In this project (yet to be exhibited), the artist worked for three years with forty Coreguaje indigenous people who had been displaced from a reserve in Caquetá because of violence from illegal armed groups, the recruitment of minors and fights over land for coca crops. The idea was to work with families in Bogotá making necklaces with what they had brought from their lands, gathered from the natural world and their territories now poisoned by fumigations. Twenty-five necklaces were made from feathers, seeds and bullet shells. They were placed in velvet-lined boxes like elegant jewelry. The idea was to exhibit them and show the viewer the challenges facing the Maticuru, who barely speak Spanish, barely understand the language of the city and who have had to endure someone else’s war.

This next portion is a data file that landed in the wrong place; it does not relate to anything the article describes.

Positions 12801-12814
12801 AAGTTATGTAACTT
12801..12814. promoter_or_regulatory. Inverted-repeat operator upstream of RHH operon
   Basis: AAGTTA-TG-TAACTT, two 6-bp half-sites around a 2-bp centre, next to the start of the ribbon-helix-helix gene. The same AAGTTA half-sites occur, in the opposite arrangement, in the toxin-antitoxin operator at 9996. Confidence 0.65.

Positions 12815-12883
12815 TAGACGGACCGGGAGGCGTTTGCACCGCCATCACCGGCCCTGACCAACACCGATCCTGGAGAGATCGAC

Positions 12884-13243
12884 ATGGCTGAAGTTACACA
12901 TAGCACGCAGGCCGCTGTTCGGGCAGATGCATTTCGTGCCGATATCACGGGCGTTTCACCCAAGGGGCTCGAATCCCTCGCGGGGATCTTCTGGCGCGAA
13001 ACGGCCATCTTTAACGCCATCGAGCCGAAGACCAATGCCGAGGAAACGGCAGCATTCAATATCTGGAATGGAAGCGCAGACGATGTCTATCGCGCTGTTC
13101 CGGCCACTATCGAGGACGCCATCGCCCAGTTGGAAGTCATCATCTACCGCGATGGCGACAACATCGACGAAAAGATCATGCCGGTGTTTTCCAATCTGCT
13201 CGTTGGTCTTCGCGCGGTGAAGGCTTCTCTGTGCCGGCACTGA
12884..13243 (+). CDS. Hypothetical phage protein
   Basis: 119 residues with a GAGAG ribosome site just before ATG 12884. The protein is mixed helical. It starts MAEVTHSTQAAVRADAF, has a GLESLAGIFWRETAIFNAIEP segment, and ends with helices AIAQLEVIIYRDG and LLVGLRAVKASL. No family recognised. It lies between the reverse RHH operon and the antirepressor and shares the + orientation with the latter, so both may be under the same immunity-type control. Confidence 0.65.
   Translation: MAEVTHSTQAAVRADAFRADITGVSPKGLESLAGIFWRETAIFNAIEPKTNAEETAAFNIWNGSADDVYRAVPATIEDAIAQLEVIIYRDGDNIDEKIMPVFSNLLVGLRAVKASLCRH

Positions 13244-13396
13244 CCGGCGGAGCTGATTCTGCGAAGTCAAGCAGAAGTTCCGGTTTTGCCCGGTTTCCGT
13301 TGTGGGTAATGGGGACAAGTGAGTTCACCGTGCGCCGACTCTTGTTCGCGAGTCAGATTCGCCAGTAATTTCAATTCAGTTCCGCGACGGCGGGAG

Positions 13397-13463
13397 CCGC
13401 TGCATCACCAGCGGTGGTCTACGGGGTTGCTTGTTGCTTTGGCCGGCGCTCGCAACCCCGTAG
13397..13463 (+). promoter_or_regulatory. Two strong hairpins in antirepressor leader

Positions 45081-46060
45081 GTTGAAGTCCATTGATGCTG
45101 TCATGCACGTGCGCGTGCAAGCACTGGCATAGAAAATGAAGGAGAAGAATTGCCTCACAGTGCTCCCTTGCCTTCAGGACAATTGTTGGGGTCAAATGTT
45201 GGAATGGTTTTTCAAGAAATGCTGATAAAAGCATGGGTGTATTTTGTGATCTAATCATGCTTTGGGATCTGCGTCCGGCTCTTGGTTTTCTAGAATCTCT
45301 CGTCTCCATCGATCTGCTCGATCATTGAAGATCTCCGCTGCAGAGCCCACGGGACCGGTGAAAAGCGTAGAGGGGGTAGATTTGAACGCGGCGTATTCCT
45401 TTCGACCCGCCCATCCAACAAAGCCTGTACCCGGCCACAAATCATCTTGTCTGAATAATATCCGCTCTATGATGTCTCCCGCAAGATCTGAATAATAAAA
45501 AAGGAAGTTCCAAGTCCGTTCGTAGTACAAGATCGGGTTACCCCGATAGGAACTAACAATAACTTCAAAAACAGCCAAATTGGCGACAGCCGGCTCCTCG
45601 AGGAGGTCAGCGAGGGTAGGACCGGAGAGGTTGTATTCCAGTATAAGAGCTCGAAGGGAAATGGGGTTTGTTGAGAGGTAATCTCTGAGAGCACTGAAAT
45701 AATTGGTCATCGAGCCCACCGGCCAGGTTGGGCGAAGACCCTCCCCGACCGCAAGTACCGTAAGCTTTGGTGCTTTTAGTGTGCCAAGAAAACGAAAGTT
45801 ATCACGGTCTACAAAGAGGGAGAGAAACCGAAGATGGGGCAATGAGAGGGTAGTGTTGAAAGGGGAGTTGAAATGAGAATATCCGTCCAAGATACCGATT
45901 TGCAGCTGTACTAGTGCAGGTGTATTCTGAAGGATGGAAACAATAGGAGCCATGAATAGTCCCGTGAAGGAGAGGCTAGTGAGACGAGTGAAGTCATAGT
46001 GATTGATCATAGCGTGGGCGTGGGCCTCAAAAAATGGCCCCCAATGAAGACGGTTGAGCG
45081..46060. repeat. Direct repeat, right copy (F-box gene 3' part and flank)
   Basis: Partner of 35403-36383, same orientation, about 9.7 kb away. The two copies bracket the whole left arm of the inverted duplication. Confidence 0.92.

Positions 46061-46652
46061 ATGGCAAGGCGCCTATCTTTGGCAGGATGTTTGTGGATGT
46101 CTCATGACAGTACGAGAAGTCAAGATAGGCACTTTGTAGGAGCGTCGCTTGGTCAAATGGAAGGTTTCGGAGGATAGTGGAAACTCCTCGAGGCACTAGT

Despite all of the efforts to exhibit the necklaces, to show a reality of forced displacement, hunger and environmental damage, to knock on the doors of the Social Action initiative, the Presidency, the National Center for Historical Memory, Universidad de los Andes, etc., no one has committed to exhibiting these necklaces. The forty displaced indigenous persons, after awaiting help that never came, returned to their reserve and remain at the mercy of the latest drug traffickers. Two of them were murdered and to date no one knows where the rest of these families are in Caquetá. Only the twenty-five necklaces remain to bear witness.